LdC:  That’s a great little case study, there.  But I’m also wondering, given the ease and price point at which items can be created, might 3D printing encourage more “disposability” in our culture – a here today, toss it tomorrow point of view?

DS:  I don’t think so.  Once you can go into something tweak it, it has a meaning beyond it’s material costs because you’re a part of it.  There was a guy who was on holidays in Europe who met this girl and fell in love.  The girl had mentioned that she wanted this Swarvoski piece  but that was no longer available.  He decided to look everywhere – ebay, everything –  for it but couldn’t find it.  So he learned how to 3D model, he modeled its basic form, got 160 Swarovski crystals and glued them all in himself. He then sent it off to her back in the U.S., and he said that when he sent it off he said that he felt like he was giving away a piece of himself.  The thing is, there is value beyond just the product and the material.

LdC:  Oh my gosh, Duann, I’m going to have to get a tissue (LOL).  I love this because there seems to be such interesting psycho-social potential in the introduction of 3D printing to the masses.  But I’ve done a bit of homework, and I do have a bit of concern about one other thing (since I’m gluten-free, organic, etc, etc like so many other girls these days): apparently there might be some issue about the fact that the materials may not be what we call earth friendly.  ABS plastic being made of either oil or glass and something that could be potentially polluting…is this accurate or what is the actual story?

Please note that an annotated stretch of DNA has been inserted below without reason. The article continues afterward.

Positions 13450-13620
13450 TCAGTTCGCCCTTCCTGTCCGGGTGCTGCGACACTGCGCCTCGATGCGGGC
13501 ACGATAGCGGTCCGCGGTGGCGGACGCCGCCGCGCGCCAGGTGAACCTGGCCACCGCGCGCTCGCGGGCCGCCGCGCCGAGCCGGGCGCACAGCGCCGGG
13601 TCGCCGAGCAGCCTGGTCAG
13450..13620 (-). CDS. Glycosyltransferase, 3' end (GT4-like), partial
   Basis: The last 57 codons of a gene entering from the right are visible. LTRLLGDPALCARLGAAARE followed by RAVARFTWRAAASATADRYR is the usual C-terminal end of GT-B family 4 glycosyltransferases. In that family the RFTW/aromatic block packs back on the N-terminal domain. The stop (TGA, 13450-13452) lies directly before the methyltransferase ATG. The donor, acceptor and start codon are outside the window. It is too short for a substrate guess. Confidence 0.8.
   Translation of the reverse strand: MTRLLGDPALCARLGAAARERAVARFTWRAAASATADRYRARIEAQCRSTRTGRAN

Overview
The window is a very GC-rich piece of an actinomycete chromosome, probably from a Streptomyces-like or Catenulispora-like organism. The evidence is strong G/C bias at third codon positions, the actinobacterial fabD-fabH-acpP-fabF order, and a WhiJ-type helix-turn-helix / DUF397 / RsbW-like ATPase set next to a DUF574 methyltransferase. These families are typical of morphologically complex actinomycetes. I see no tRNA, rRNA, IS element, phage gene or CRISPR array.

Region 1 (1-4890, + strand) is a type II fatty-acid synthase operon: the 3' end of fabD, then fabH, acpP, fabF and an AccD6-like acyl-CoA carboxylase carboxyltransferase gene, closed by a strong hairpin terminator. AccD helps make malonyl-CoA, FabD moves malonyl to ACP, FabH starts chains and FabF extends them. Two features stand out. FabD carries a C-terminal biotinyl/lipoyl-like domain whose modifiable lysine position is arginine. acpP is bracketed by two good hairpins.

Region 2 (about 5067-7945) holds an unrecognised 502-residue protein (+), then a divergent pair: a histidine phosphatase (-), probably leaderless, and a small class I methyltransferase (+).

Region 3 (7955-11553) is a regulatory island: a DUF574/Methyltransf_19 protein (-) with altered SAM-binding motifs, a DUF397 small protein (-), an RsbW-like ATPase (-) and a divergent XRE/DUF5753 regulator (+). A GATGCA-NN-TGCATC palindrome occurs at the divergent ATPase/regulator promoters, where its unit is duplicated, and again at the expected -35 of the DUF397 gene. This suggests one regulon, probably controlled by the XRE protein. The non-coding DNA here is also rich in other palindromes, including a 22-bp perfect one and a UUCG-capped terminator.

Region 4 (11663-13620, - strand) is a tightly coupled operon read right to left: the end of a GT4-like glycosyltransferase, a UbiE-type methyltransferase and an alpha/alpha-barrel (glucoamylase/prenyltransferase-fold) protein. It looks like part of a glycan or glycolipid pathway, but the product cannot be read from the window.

DS: Well, there have been a lot of materials used in 3D printing.   Currently there is either ABS, which is not the most friendly material in the world, or there is other material which is made from corn starch.  So this is totally biodegradable.  Currently we print in nylon, acrylic, sterling silver, stainless steel, ceramics, full color and variations of upon those.  Nylon is the most popular.  This is Nylon 12 which is the same nylon that is used in cosmetics so it’s relatively safe.  We also use blocks of powder, and it’s able to be recycled.  The process is not wasteful, the way that we do it.

LdC:  But there are other processes that are not as efficient, correct?

DS:  Correct.  What is actually important is that the manufacturers of 3D printers start creating more eco-friendly materials.  We don’t create them here at Shapeways, so we’re limited in what we can offer.  We want that as well.

LdC:So we should all be aware of the tech developments in this as they unfold.  Good to know!  In the meantime, what else can we look forward to from Shapeways?

DS: We’re looking forward to more materials and processes coming out so that people can make more innovative designs.  We also have a Shapeways API that will be available too because there is a lot more potential in that for designers to create deeper engagement.

LdC:  Well, from the Instagram shots, it seems the crew is always hard at work on something. Will definitely be watching for what comes down the pike next.  Continued success!!

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Take- Away:  Connect the dots here.  Given the fact that we’re seeing companies like Burberry offer “made for” name plates via digital orders and further support of customization via 3D printing, we are witnessing a greater shift toward the individual and that shift is facilitated by tech.  As top-down seems to no longer rule, watch for the re-definition of hierarchy to play out in interesting ways in the fashion-tech convergence.

Lauren deLisa Coleman